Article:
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Residential Easement

By Stephanie Leong (posts)

What is it, do I need one, should I give one?

An easement is a legal right to use someone else’s property for a specific purpose. A properly prepared easement will include terms of use that describe who is permitted to access the property, and for what purpose. For example, some easements are only for access or travelling through a property, while others can allow you or your contractors to install infrastructure, such as fencing or a water well, to benefit another property.

In order for an easement to be enforceable against third parties, it must be in writing and registered against the land. The easement terms must be agreed to and signed by all property owners involved. Once registered in the appropriate Land Title Office or land registry, the easement will “run with the land”. This means that the registered easement continues as part of the property, even if the property is later sold and purchased by new owners.

An easement can cover an entire property, or be limited to a designated area. In order to restrict an easement to a specific area, a survey must be obtained from a professional surveyor. The surveyor will produce a map of the easement, which is registered at the same time as the easement terms. Without a survey, an easement cannot be restricted to a specific area of the property – it will instead be a blanket easement covering the entire property. If you are being asked to grant an easement on your property it is certainly to your benefit to have a survey completed, so that it is clear which portion of your property is included in the easement and which parts are excluded.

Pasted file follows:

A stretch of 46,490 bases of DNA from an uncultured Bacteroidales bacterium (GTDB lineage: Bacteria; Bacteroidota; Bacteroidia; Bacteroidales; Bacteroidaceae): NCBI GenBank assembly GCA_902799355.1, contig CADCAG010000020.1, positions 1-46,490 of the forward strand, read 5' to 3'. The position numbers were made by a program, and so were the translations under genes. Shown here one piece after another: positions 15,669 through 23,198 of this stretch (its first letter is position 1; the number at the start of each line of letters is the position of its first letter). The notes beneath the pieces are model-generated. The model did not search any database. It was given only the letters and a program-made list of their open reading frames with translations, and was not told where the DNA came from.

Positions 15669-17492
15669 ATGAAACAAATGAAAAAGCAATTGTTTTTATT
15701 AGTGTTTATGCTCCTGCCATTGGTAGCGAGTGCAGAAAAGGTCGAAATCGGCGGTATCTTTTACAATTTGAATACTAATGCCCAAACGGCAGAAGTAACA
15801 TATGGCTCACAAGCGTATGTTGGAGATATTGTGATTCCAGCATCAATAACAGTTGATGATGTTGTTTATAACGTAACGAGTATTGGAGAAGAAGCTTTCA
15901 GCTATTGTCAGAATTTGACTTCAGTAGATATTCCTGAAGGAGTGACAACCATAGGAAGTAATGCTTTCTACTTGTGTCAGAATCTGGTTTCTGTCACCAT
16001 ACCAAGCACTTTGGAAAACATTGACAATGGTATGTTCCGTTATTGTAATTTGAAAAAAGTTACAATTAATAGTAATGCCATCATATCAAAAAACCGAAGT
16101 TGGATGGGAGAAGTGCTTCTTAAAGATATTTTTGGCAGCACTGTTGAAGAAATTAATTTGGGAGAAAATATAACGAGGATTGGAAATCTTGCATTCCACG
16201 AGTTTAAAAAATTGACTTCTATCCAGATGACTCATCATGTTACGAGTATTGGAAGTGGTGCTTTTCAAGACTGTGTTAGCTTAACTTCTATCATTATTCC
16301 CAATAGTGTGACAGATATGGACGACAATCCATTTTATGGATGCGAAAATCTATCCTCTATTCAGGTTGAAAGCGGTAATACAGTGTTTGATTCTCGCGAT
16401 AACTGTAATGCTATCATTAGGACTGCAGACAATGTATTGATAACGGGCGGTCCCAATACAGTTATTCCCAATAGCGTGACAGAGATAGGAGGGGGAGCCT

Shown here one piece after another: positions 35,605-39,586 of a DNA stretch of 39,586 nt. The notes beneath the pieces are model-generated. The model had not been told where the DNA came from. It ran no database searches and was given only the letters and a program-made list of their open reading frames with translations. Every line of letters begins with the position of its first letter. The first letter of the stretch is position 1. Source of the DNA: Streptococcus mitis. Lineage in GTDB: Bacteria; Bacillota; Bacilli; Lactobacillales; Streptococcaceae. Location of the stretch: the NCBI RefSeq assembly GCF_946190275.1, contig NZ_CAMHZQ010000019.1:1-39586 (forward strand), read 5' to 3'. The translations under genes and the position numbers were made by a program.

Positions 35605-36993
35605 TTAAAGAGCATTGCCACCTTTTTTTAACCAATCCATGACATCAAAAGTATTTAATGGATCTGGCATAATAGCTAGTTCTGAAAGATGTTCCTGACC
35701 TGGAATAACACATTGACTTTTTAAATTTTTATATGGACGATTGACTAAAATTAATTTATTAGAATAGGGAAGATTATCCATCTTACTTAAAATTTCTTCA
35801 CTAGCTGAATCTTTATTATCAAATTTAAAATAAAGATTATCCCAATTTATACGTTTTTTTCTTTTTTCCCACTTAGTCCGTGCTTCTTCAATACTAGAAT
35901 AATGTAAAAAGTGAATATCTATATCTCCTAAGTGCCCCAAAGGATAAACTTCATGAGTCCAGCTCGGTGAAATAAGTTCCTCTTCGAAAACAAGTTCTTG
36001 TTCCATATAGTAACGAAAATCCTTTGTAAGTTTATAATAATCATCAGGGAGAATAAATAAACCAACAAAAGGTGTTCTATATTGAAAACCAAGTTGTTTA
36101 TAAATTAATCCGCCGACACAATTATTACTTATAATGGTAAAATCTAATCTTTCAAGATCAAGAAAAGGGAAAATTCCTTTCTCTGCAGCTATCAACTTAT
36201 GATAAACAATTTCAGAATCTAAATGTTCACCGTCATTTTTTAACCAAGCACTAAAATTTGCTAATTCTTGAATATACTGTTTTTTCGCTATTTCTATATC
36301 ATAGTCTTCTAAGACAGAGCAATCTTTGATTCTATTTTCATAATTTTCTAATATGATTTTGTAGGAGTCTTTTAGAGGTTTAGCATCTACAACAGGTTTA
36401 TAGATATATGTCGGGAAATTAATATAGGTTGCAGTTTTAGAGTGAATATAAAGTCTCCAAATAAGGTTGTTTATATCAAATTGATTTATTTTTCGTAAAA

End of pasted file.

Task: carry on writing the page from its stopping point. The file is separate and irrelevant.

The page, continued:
Some common situations where an easement may be useful are:

  • If you’re buying a property and in order to access it, you need to travel through your neighbor’s property (a shared driveway, for instance). In this case, an easement is required to secure your legal right to do so. Even if your neighbor agrees initially, they could later sell their property and the new owner could make the access conditional, or could deny you access entirely. Without an easement, your property could be completely landlocked and inaccessible. An easement should be negotiated as part of your purchase contract;
  • If you own an existing property and believe an easement is required this can be negotiated and registered at any time, so long as all affected landowners agree. Even if you have an “unofficial easement” it is always best to register the easement to secure your rights while everyone is in agreement;
  • If you share a water well or water line with your neighbors, an easement will be needed in order to access and maintain that infrastructure. The easement terms should list all of the neighboring properties that are permitted to draw water, and should specify how costs for installation and maintenance should be divided; and
  • Service providers such as Telus, BC Hydro, and Fortis will commonly require easements in residential areas to maintain their infrastructure. This allows their agents to access your property to do their work. If you are building a new house or making major changes to your property, you need to consider any existing easement areas when developing the property, as any improvements to the land cannot obstruct existing easements. This can even, for example, impede where you want to install a garden, retaining wall or fence.
Every easement is unique. If you have questions about your property and whether an easement is right for you, contact STEPHANIE LEONG or a member of our Real estate Team.

We’re here to help.

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